Insurance agents can sell this option to their clients by focusing on the cost savings and reduced risk. Employers can set aside money to protect themselves against medical inflation and claims risk. Deposits are “matched” by the HMRA provider, using actuarial principles, so financial protection grows very quickly. Once sufficient reserves are built, the money can be used to reduce claims expenses each year in the future.
For small-business clients, an HRA-HMRA approach is like putting money in the bank and being able to live off the earnings. The result is significant cost savings for the company, a reduction in claims risk and the ability to go to even higher deductibles with even lower premiums or to consider a partially self-funded plan.
How to Implement This Strategy
Insurance agents with a thorough understanding of how to implement an HRA-HMRA strategy will demonstrate their added value to their small-business clients. The following steps lay out the best approach.
 Determine the HRA plan design. A good way to do this is to decide how much the employee maximum out of pocket will be, given the HDHP deductible, because that determines how much of that deductible the HRA plan will pay. Limit it to expenses allowed by the HDHP only, and make sure employees are paying some percentage of the charges every time they go to the doctor, or that they have some other incentive to use the money wisely.
 Next, decide what deposit level they want to make to the HMRA accounts to build the assets. This is based on employer budget and how low or high the employer wants their claims cap to be in subsequent years. It is a per-employee, per-month (PEPM) deposit.
The goal is to build up assets in years one and two. This money can be used during this time if needed, but the objective is to build assets for the long term. Once those asset levels are achieved, there are no further monthly deposits. Only minor maintenance fees (and agent commissions) need to be covered.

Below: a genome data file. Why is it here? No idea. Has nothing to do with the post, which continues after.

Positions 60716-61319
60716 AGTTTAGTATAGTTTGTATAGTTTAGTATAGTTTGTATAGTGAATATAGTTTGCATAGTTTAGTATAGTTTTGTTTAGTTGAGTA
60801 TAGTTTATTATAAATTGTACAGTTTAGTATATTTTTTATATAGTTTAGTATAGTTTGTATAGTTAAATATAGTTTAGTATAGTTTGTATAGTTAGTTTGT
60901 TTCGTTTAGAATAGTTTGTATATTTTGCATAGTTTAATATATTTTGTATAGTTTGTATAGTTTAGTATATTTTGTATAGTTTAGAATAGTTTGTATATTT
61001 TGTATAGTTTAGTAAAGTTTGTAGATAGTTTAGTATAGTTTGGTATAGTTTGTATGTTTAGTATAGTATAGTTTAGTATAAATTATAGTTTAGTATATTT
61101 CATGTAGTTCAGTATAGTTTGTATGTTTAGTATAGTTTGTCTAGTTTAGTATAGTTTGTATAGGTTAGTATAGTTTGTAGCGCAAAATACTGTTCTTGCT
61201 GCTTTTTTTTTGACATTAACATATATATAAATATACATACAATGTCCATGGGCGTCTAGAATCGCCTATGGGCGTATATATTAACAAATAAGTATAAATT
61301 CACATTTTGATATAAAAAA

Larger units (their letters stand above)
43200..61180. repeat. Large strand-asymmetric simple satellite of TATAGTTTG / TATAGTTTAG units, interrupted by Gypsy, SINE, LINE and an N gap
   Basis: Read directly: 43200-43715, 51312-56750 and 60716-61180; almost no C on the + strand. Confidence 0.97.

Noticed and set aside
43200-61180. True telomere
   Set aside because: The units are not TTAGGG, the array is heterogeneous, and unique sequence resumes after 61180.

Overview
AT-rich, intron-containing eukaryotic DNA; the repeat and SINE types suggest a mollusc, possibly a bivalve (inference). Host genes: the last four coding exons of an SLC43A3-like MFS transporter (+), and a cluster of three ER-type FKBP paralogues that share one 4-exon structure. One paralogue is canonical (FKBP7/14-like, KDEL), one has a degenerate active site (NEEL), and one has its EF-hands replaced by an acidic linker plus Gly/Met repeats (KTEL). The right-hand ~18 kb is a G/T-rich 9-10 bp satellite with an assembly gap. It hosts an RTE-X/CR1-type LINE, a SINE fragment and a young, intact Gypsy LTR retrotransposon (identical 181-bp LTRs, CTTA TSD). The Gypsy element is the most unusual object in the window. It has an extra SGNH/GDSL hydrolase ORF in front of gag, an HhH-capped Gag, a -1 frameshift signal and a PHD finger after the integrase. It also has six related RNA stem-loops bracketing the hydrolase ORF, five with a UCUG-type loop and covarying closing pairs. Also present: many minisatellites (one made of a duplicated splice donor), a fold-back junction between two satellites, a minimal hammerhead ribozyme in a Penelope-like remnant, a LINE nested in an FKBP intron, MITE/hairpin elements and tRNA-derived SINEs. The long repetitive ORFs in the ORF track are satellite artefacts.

The employer then decides the amount of their claims cap each year, based on their financial goals, HMRA assets available and benefits budget. This amount can be changed at any time. Once that cap is reached, the HMRA takes over paying the claims.
 Setup can be done electronically or online.
 Deposits are bundled with regular HRA payments, so it is a single-check solution. HMRA balances are viewable online, and the HRA administrator is responsible for paying claims out of employer money, or HMRA money once that cap is reached. The employer has no additional administrative burden, and the process is invisible to employees. Claims are submitted and paid the same way, regardless of whether they are paid with employer funds or HMRA money.
The intricacies of today’s health insurance choices leave many small-business owners scratching their heads. Add to it the cost and administrative time commitment, and it is not surprising many either stick with their old policies that are wasting money or decide to opt out altogether. By making employers aware of new, more cost-effective and risk-adverse choices, agents stand to build their customer base and bottom line.